Tonight's game clocked in at nearly four hours of lead-changing, pitcher-swapping, teeth-gnashing baseball. This was exactly the kind of game you'd expect from a "duel" featuring Gavin Floyd and Freddy Garcia. Some of us were wise to make other plans. Alas, the starting duel itself was relatively short-lived, as the Yankees jumped ahead early and beat up a susceptible and noticeably hairless Floyd.
The top of the first inning led off with a bang - you know, the type of bang that rocks you into an early evening nap - as Floyd threw 31 pitches and gave up two runs on a combination of two hits, two walks and a hit-by-pitch.
Dewayne Wise led off the bottom of the inning with a single, followed by a deep Kevin Youkilis fly that was just shy of tying the game. Wise then stole second and a wild pitch by Garcia advanced him to third before Dunn walked to put Sox at the corners for Paul Konerko. Captain struck out swinging and the inning ended with Dunn foolishly getting thrown out at second base on the dropped pitch.
The second inning didn't go much smoother for Gavin, even after getting the first two men out on grounders. Nick Swisher singled to right field and then Robinson Cano followed with another hard hit to right. Alex Rios fielded the ball well and held Cano to a single and Swisher stopped at third. Mark Teixeira then walked to load the bases for a Curtis Granderson single that scored Swisher from third. Rios' overall fielding efforts prevented Gavin's gash from gushing too much; including an inning-ending throw to get Cano at home plate. After six outs, Floyd was already up to 50 pitches and barely half of them were strikes.
The Sox threatened again on offense with a Rios single and stolen base to start. AJ Pierzynski made the first out with a soft grounder to Freddy, and Rios moved to third on the play. And that is where Rios comfortably remained and watched as Dayan Viciedo lined out, Alexei Ramirez walked, and Gordon Beckham ended the inning whiffing at a slider. Wheeee!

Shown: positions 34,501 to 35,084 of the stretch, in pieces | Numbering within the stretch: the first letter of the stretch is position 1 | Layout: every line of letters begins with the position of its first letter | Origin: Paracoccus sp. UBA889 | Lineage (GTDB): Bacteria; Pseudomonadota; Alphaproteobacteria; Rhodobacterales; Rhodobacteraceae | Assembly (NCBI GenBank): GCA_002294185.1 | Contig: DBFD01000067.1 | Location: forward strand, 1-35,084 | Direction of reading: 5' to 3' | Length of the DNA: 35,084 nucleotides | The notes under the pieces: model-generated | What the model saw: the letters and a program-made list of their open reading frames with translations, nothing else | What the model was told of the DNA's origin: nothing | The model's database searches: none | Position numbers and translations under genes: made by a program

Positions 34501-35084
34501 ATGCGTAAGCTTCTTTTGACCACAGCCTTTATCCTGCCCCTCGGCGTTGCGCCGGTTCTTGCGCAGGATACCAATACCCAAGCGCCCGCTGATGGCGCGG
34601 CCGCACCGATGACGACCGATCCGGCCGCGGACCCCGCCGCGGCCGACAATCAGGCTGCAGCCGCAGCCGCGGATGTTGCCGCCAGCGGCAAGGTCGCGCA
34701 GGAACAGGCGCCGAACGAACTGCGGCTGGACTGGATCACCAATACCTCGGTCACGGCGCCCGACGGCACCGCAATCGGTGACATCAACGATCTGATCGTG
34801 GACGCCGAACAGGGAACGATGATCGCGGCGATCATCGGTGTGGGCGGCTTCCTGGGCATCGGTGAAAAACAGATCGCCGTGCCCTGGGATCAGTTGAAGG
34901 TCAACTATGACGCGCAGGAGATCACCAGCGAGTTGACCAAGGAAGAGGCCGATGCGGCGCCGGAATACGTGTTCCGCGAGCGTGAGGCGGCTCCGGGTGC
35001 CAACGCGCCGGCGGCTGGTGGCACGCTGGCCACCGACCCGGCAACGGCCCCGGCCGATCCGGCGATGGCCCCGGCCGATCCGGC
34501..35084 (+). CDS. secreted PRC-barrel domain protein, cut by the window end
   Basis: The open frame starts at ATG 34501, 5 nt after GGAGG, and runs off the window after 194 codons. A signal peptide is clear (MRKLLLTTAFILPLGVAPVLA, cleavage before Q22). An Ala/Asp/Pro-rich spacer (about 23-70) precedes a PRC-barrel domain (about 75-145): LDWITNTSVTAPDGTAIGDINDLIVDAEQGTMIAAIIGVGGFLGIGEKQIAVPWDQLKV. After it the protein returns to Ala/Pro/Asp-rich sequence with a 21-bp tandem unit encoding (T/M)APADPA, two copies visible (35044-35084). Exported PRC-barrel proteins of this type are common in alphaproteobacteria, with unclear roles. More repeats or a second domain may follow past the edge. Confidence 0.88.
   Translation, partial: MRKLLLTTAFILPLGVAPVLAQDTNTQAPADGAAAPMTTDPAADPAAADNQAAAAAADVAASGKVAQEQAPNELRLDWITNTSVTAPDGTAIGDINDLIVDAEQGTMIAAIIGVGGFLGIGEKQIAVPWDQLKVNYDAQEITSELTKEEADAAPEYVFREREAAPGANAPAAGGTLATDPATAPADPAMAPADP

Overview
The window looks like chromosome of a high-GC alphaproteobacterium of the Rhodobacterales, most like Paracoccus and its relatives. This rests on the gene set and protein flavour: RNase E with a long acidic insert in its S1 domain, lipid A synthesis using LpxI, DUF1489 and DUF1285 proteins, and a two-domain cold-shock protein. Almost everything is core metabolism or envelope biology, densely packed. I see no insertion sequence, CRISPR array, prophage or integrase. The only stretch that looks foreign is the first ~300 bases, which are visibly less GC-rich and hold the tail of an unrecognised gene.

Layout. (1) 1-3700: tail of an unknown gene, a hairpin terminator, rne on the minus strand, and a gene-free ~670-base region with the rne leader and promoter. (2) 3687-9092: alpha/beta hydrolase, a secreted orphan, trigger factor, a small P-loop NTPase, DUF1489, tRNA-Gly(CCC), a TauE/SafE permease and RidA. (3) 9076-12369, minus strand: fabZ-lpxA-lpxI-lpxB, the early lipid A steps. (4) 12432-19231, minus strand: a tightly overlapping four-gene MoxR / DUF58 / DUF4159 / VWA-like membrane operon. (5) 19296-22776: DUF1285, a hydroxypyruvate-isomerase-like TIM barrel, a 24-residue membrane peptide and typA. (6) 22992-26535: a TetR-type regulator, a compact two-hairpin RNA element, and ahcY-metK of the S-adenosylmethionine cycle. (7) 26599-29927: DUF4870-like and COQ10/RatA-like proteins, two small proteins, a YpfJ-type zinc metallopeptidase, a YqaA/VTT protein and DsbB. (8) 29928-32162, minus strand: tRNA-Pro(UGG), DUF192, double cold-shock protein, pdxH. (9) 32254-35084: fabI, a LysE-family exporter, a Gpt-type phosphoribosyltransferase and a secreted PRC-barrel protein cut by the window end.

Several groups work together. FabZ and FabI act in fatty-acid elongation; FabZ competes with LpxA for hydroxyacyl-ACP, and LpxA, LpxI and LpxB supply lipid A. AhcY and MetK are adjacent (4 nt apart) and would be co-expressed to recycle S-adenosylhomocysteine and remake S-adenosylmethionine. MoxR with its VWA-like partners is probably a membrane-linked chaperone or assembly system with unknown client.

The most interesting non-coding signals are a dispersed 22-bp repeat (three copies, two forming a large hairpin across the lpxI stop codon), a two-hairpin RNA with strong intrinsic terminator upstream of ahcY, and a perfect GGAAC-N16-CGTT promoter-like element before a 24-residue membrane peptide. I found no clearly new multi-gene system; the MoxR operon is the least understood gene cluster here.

And the fun had merely just begun its slow-drip into the third! Floyd's fourth walk in seven outs was enough for Robin Ventura, as well as the collective Sox fan base. At 58 pitches (29 strikes), Floyd was pulled after only 2.1 innings. Hector Santiago relieved him and quickly finished the third with a groundout and a strikeout.
In the bottom of the third, Freddy found his rhythm and struck out Wise, then struck out Youkilis on six pitches - none of which were in the strike zone. Dunn grounded out to first and the Sox were back on defense quicker than Oprah on a ham. The Yankees had men on base soon thereafter thanks to a Derek Jeter single and a Swisher walk. Cano just missed putting the game into more laughable territory, with a deep fly ball to Viciedo. Then, with runners at the corners, Teixeira grounded into a double play to end the inning.
Despite striking out the side in the 4th inning (bringing his Ks to seven), Sweaty Freddy was at 71 pitches and began the 5th with what should have been a lead-off double for Alexei. The third base ump immediately called the ball fair as it soared over the bag and Alexei easily made it into second, as the other umps convened to discuss the call. By some ridiculous twist, they decided to overturn the fair ball call and send Alexei back to the plate, where he promptly struck out.